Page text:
Rocky Mountain Rangers: Southern Alberta’s Cowboy Cavalry  (Lethbridge Historical Society, 1994)

The Buffalo Legacy  (Fort Whoop-Up Interpretive Society, 1996)

With The Mounties in the Boot and Saddle Days (editor/designer)  (Riders of the Plains, 2006)

Prairie Warships

Prairie Warships: River Operations in the North-West Rebellion  (Heritage House, 2007)

Deep Roots, Promising Future (Centennial History of United Farmers of Alberta) (UFA Co-op, 2009)

The Cowboy Cavalry: The Story of the Rocky Mountain Rangers  (Heritage House, 2011)

The Last Blast: The Fur Trade in Whoop-Up Country (editor/designer) (Fort Whoop-Up Interpretive Society, 2013)

Healy's West

Healy’s West: The Life & Times of John J. Healy (Heritage House, 2014/US edition: Mountain Press, 2014)

I have four more books in various stages of production.

Is there a message in your novel that you want readers to grasp? 

Just to awaken the sense of relevance of history to people’s lives.

How much of the book is realistic? 

All of my books are highly researched, and only my conclusions are creative, though based on hypothesis.

Are your characters based on someone you know, or events in your own life? 

The latest book, Healy’s West, I obviously could not have known personally. However, I have found myself close enough through the study of writings, character sketches and historical context, have come to know almost through a sense of channelling.

If you had to do it all over again, would you change anything in your latest book? 

I would wish to make it a larger book, with more room to expand on subjects that I had to compress, and more room for photographs.

Do you have anything specific that you want to say to your readers? 

I just want people to be able to look at a location, or a place, an institution, or a piece of geography – and understand that there was a time before their lives.

What is your favorite part/chapter of your book/project?

The research, and the gathering of materials into a cohesive chronology and form.

What is your favourite theme/genre to write? 

Historical narrative.

Is there one subject you would never write about as an author? What is it?

Never say never, but I doubt I would ever write any fiction.

What book are you reading now? 

Getting through the very thick works of eastern American historian Allan Eckert, primarily working on That Dark and Bloody River.

Are there any new authors that have grasped your interest? 

Peter Stark has a book called Astoria: Astoria: Astor and Jefferson’s Lost Pacific Empire: A Story of Wealth, Ambition, and Survival. He covers a historical tale in a very interesting and comprehensive way, with an engaging writing style.

Do you see writing as a career?

Yes, but it is very challenging. Unless sales take off unexpectedly, I will likely never support myself as a royalty author.  I will always have to look to outside employment, grants, and commissions in order to do what I want to do.

Where do you see yourself in ten years?

Very likely, still doing what I am doing, but hopefully, with a slightly larger profile that will give me a certain level of safety in continuing the process of writing and researching. I may even get to the point where I have more research than I know what to do with, and can target book projects to specific markets.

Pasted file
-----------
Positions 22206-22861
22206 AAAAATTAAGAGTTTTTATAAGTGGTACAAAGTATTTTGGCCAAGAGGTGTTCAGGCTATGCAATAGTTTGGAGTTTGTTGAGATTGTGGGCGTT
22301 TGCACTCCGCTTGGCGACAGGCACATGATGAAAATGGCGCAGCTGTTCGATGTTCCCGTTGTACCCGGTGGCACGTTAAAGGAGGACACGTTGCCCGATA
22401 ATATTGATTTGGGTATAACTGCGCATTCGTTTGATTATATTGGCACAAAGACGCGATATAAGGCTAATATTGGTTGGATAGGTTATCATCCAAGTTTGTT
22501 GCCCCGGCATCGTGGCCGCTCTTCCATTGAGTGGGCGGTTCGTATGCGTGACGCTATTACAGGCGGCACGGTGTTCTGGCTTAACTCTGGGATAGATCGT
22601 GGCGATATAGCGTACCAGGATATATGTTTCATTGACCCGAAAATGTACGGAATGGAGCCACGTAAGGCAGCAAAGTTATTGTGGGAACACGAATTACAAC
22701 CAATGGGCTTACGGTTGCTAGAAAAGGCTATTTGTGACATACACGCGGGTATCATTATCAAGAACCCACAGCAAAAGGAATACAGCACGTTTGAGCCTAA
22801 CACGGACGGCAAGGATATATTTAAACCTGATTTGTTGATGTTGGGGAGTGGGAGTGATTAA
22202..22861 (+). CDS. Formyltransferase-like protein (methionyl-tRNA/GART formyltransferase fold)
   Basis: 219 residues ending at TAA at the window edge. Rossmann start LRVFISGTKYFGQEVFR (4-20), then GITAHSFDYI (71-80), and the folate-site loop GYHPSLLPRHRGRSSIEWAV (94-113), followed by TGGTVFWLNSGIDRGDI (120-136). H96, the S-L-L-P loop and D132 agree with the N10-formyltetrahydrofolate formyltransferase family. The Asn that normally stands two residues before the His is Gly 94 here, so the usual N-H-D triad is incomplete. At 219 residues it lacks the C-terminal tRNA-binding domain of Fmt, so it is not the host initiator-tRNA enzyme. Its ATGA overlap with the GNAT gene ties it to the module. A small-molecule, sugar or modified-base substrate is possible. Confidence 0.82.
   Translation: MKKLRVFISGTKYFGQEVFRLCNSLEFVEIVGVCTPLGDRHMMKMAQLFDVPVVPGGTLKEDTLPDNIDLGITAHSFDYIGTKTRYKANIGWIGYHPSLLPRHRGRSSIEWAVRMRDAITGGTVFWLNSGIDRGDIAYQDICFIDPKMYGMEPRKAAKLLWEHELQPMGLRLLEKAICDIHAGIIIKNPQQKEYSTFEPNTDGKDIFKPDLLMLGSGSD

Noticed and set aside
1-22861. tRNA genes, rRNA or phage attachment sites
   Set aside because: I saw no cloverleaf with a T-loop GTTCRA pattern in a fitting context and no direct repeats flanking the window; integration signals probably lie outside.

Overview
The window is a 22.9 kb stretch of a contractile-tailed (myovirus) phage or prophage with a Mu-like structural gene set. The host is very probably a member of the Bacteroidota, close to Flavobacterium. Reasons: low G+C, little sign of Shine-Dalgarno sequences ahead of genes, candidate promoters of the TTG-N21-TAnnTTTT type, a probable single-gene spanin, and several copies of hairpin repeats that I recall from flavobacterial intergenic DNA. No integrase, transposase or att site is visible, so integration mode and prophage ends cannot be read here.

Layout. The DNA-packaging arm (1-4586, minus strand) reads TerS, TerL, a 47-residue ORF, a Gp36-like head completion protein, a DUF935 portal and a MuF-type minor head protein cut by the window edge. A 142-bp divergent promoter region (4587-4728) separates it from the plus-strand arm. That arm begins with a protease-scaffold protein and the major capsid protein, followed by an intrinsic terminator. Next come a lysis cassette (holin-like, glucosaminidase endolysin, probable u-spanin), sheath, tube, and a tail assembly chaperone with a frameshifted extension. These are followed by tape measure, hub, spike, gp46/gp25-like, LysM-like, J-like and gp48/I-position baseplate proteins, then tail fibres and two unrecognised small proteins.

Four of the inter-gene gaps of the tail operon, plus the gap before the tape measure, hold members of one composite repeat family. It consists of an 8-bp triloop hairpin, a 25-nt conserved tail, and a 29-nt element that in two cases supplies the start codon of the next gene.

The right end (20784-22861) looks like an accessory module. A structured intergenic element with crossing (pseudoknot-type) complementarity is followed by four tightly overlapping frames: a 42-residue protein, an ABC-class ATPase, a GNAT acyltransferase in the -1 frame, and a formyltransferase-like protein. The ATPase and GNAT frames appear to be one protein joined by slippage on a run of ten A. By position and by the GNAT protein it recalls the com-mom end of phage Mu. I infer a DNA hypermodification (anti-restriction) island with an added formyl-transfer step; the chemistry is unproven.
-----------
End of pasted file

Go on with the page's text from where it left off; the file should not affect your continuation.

Is there anything you find particularly challenging in your writing? 

Distractions, and self-discipline; the volume of material to get through, maintaining travel and justifying the expenses in the research aspects of the process.

Have you ever hated something you wrote? 

No. That’s counter-productive.

What book do you wish you had written?

“Frontier Farewell: The 1870s and the End of the Old West” by Garrett Wilson

What is your best marketing tip?

No matter what your market is, no matter how good your representation is, the author is his/her own best sales person. People want to connect with the creator, and want to understand their process. The author needs to push their product as if it was any other, find their niche, and promote themselves to the media, libraries, book stores, and any other venue that can be related. In my case, I have also promoted my product to museums, historical societies, and even at local farmer’s markets and cowboy poetry events.

What genre is your next project? What is it about?

I am still working in history. The next is of a small railroad company that aided in developing the settlement of southern Alberta and northern Montana. I do not yet have a publishing contract for this.

Can you tell us about your upcoming book?

Other than the above, I have books on the go regarding the early buffalo fur trade on the prairies; a political history of Alberta, regarding the farmers movement in the post-World War I era into the depression; the impact of Lewis and Clark expedition on Canada; and a book on the defense of the north-west coast of Canada and the United States during the Second World War.

How do we find your books, blog and bio?

            Healy’s West: The Life and Times of John J. Healy

http://www.heritagehouse.ca/book_details.php?isbn_upc=9781927527658

http://mountain-press.com/item_detail.php?item_key=679

            The Cowboy Cavalry: The Story of the Rocky Mountain Rangers

http://www.heritagehouse.ca/book_details.php?isbn_upc=9781926936024

            Prairie Warships: River Navigation in the Northwest Rebellion

http://www.heritagehouse.ca/book_details.php?isbn_upc=9781894974301

Author Biography: http://www.heritagehouse.ca/author_details.php?contributor_id_1=1400

Blog: http://rangergordsroundup.wordpress.com/

Email: rmranger@telusplanet.net